Facebook enriched its revamped news feed this week with action verbs for developers that enable users to instantly post about their activities. The verbs provide Facebook users an easy way to socialize their run schedule or what they’ve been reading, for example, while providing Facebook as well as brands with critical, concrete data that can then optimize marketing.
The verbs run in three categories, including fitness activity (run, walk, bike), book related activity (read, rate, quote, want to read), and video activity (rate, want to watch).
The actions make it easy for developers to integrate concrete actions in with Facebook’s graph, and in turn, gain valuable marketing information. There previously were a number of connected apps, like Kobo reader or Nike+, that make it easy for users to share and categorize actions. Previously, developers could have included these actions through Facebook’s Custom Action Tool, but the company made it an official part of its development platform to simplify, encourage and standardize the process.
Apps that have already integrated the feature include Nike, Cyclemeter, Endomondo, Jawbone UP, Log Your Run, MapMyRun, Runkeeper, Runmeter, Runtastic, SPLIT Multisport GPS, Walkmeter in the Fitness category; Bookshout!, GoodReads, Kobo, Random House Inc.’s BookScout in the Books category; and Rotten Tomatoes, Hulu, Flixster, Fandango, Crackle in the Movies and TV category.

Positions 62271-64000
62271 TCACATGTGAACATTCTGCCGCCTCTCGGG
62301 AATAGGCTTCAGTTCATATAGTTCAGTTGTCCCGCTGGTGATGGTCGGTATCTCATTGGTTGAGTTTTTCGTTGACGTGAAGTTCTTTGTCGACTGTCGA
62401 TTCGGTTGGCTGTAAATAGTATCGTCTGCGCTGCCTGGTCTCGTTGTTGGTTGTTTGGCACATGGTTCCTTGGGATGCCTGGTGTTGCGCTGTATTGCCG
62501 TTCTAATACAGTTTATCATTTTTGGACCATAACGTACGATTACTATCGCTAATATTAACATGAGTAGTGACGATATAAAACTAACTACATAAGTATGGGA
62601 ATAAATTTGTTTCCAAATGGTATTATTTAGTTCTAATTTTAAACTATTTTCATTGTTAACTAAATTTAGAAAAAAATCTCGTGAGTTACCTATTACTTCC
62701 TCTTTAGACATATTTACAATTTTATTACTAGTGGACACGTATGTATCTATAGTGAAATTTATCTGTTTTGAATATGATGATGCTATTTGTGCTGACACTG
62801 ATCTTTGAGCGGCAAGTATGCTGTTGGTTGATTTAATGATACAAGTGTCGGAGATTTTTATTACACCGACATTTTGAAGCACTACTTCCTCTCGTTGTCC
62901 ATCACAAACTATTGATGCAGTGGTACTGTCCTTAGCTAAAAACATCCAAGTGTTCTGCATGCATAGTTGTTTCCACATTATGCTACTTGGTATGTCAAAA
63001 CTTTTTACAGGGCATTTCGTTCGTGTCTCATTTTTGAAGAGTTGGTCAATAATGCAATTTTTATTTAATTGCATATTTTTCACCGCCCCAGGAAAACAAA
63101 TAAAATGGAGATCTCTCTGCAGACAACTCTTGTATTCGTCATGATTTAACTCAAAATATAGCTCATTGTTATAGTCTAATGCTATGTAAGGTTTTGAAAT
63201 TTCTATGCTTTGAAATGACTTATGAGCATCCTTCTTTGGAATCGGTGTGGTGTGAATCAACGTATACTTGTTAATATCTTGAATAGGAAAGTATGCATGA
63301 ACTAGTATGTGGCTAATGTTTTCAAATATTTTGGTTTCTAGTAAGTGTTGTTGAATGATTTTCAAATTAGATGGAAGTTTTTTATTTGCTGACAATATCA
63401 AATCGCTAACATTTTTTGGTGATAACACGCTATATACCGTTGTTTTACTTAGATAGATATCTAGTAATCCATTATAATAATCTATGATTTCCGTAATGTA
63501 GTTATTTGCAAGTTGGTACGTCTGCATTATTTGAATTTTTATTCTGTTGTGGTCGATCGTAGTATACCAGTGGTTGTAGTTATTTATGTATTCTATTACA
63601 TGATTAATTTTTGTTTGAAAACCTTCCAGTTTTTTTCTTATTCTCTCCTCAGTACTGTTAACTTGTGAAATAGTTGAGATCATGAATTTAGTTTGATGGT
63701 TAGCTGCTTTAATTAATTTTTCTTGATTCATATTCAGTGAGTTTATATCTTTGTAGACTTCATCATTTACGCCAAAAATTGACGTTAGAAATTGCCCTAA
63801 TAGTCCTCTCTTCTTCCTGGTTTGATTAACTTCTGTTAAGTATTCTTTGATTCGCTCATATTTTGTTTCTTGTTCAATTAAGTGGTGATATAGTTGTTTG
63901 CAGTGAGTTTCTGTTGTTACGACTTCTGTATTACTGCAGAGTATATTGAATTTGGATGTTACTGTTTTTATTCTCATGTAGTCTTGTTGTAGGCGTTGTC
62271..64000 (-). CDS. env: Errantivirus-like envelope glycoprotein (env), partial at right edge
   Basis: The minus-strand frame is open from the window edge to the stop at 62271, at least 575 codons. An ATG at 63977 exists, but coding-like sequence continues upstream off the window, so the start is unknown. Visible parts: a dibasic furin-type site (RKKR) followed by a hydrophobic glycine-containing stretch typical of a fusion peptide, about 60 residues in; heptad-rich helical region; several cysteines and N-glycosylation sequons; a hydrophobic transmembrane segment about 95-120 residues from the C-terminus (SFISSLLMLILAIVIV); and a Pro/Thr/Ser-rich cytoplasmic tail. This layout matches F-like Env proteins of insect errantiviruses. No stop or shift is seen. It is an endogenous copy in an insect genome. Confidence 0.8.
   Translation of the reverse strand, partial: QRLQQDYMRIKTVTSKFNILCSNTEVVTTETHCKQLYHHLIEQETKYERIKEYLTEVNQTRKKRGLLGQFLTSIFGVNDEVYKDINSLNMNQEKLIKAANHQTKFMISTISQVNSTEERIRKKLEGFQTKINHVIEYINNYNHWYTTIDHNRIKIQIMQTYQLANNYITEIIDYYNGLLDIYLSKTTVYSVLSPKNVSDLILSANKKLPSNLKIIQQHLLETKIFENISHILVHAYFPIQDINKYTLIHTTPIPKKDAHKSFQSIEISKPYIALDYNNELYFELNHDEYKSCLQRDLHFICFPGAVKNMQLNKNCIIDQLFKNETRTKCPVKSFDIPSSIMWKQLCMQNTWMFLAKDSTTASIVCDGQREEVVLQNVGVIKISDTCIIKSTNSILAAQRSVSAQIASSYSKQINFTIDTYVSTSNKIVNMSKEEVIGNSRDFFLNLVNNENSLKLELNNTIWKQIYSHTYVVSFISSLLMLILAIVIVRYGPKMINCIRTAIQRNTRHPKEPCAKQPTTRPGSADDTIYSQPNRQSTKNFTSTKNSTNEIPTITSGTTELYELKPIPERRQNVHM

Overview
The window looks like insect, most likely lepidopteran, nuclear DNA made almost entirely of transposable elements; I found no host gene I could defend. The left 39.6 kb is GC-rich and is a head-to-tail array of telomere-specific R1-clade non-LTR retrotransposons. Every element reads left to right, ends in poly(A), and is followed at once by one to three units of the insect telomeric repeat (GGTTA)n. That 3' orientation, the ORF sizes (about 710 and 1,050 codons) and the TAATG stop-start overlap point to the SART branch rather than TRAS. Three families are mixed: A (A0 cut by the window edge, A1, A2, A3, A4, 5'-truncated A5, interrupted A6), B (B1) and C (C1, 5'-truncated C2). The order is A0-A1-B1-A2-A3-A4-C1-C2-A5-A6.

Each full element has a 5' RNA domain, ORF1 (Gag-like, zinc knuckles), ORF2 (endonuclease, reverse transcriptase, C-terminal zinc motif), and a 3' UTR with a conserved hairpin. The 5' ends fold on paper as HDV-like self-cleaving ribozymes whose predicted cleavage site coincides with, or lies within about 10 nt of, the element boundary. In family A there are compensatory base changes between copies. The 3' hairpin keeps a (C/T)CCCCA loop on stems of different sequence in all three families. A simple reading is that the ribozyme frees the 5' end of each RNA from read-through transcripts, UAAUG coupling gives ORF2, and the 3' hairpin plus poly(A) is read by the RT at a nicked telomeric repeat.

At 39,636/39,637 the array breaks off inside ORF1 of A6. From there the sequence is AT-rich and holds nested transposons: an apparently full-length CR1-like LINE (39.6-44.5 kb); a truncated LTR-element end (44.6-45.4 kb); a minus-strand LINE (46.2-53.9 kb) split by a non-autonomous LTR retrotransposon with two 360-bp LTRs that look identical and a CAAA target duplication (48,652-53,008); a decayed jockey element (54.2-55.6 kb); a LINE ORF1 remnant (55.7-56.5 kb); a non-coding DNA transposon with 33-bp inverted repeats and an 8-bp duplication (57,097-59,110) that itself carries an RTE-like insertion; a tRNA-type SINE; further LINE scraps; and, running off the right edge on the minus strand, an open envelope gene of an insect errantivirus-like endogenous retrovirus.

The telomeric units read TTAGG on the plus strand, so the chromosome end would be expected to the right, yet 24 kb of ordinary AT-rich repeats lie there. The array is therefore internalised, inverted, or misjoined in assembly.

Unlike Google which has hard data on users intent through keywords that can then be used to serve up related ads, Facebook typically doesn’t know exactly what users are doing in status updates. Computers are as of yet too stupid to encipher concrete activities from “LOL. Visiting my mother. Cookies up in smoke,” for example. Facebook’s new use of concrete verbs provides it analytic data on user actions, helping it to better categorize data on the Open Graph.
Naturally, there is a marketing edge behind the data. Actions in the Books and Movies and TV categories not only state what the user is reading or watching, but what they plan to buy and how much they enjoyed it through a quantifiable rating system.
Users, for their own sake, gain a higher rate of engagement with the app.
“For example, the new fitness stories dynamically update when someone finishes their workout, and early data shows that average likes per story have increased by more than 2x,” Facebook explains in its blog post. “As we move more apps to use a common set of actions, we’ll be able to further optimize the performance of these stories and the user experience.”